LITTLE ROCK — The recent news of chronic wasting disease being found far away from any previous detections has caused some hunters to worry about the future of deer hunting in The Natural State. CWD is a cause for concern for the health of Arkansas’s deer herd, but it does not mean the end of deer and deer hunting in Arkansas. Here are five ways hunters can help fight CWD and ensure our hunting traditions continue well into the future.
According to Dr. Jenn Ballard, state wildlife veterinarian for the Arkansas Game and Fish Commission, the best thing hunters can do to help fight the disease is to keep enjoying deer season, and even harvest an extra deer or two for the freezer if possible.
“Reducing the density of deer in areas where CWD is known to occur can help slow the spread to new areas. Deer naturally disperse less from lower density herds,” Ballard said. “The added samples from around the state also help us monitor the occurrence of the disease across the landscape.”
Get Your Deer Tested
When you do shoot a deer, get it tested for CWD at one of the AGFC’s many free testing locations. A.J. Riggs, wildlife health biologist for the AGFC, works daily to retrieve samples and submit them to the Arkansas Veterinary Diagnostic Laboratory and the Wisconsin Veterinary Diagnostic Laboratory.
“We have more than 100 drop-off locations for hunters with at least one in every county,” Riggs said. “We also have a network of taxidermists available throughout the state who will pull samples as well. We’re always looking for ways to promote testing your deer for CWD, so even if you don’t harvest a deer, we appreciate spreading the word about these free options.”
Tests normally take 10 to 15 business days to process, and anyone with a CWD-positive test result will be contacted via phone to notify them of the situation.
Visit www.agfc.com/cwd for a list of test locations and instructions on how to get your deer tested for free.
Avoid Artificial Congregation
There’s no preventing deer from coming into contact with the same natural food source or area, but hunters can help slow the spread by not fanning those flames. Activities such as supplemental feeding that artificially congregate deer can increase disease transmission and hinder other management efforts. Mineral licks also can create a biological sink that can transfer diseases for many years as the salt and minerals can leach into the soil and continue to attract deer for many years after the salt block’s removal. It is highly recommended not to bait or offer supplemental feed using feeders and to neutralize mineral sites by removing the salt block and covering the area with dirt from an area that does not have the salt deposits. In situations where baiting is necessary to effectively hunt, it is preferred to only bait in small quantities and short durations to minimize repeated exposures to the same location.
Keep it Local
The best way to fight CWD is to prevent it from spreading to a new area in the first place. Avoiding the introduction of infected deer, either live or dead, prevents disease introduction through human activities. Hunters should limit moving any deer from an area known to have CWD to prevent its spread.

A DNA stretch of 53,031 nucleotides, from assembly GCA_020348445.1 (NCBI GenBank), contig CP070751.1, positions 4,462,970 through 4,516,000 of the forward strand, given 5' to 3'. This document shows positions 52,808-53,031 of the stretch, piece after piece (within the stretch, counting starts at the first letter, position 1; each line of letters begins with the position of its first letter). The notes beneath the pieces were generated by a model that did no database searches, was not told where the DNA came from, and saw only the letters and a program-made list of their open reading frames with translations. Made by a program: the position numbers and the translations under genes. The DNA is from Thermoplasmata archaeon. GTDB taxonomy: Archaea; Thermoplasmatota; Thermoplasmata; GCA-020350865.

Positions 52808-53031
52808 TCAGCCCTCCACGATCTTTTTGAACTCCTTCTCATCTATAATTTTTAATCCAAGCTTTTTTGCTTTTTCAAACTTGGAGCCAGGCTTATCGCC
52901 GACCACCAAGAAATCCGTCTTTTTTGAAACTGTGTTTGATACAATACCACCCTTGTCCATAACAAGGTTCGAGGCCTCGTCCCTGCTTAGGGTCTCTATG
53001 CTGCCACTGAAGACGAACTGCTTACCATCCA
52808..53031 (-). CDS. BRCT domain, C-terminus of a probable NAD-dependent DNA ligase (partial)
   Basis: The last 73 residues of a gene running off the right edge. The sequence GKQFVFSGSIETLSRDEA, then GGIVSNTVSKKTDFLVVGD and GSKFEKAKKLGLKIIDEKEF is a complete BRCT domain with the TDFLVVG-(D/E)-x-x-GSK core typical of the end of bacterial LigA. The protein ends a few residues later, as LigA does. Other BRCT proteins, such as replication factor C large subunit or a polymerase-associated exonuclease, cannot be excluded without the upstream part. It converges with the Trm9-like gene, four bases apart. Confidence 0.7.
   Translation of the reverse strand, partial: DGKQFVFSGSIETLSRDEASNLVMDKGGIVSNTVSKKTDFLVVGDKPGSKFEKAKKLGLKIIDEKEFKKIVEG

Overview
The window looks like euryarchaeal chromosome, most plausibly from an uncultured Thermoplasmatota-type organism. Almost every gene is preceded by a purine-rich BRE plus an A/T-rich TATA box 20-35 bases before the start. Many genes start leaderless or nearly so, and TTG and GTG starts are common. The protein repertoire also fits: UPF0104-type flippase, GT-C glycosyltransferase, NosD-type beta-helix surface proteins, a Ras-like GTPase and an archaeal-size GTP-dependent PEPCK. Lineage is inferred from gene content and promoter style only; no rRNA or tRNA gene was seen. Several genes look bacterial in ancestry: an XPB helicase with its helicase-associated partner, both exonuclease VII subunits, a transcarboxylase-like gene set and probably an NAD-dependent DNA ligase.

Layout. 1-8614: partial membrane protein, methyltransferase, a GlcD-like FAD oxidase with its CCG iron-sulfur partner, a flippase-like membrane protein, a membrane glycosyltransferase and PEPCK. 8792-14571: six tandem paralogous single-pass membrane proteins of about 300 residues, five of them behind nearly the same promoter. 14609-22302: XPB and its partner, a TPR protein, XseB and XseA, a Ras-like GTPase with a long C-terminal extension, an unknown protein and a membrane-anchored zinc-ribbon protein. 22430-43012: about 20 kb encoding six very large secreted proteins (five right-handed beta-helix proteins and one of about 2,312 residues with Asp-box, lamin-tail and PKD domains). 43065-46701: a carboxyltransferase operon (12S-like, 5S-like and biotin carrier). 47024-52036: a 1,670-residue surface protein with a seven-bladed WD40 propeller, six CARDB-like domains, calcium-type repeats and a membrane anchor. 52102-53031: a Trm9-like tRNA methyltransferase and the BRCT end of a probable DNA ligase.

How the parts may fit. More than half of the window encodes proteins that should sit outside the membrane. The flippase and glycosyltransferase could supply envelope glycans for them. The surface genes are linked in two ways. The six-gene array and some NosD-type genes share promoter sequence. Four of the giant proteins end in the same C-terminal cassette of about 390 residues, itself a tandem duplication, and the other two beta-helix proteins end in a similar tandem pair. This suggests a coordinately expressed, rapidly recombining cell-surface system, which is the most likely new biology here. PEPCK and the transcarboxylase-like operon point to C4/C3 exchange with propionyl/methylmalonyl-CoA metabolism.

The carcasses of deer taken in areas known to have CWD or areas within the AGFC’s CWD Management Zone should be kept in those areas. Deboned meat, antlers, cleaned skull plates, hides, teeth and finished taxidermy from these deer can all be moved outside of the area, as these are all low-risk for transmission of prions. The animal’s bones, nervous system and organs should be disposed of properly, either at an approved, lined landfill or buried where scavengers cannot spread the carcass. If a landfill or burial is not possible, returning the post-processed carcass as near as possible to the area of harvest is preferred.
Report Sick or Dead Deer
Anyone who sees a deer displaying the clinical signs of CWD or found dead with no apparent injuries is encouraged to contact the AGFC immediately. Call 800-482-9262 to report any deer that show a lack of awareness, poor posture, insatiable thirst or and extremely emaciated look. Dispatchers are available to take calls 24 hours a day/seven days a week.
“There are other diseases that cause some signs similar to CWD, so we can’t jump to the conclusion that a deer is positive simply from observation,” Ballard said. “We will do our best to dispatch someone to quickly and humanely remove the deer from the population and have it tested.”
Don’t shoot the animal yourself unless instructed to do so. If there is not a staff member available to retrieve a sample, it may deteriorate to a point of not being viable for testing.
“A deer displaying signs of CWD is likely not going to go very far,” Ballard said. “The best thing to do is get exact coordinates of the last sighting and call us.”
Visit www.agfc.com/cwd for more information on CWD in Arkansas, including the latest detection in south Arkansas.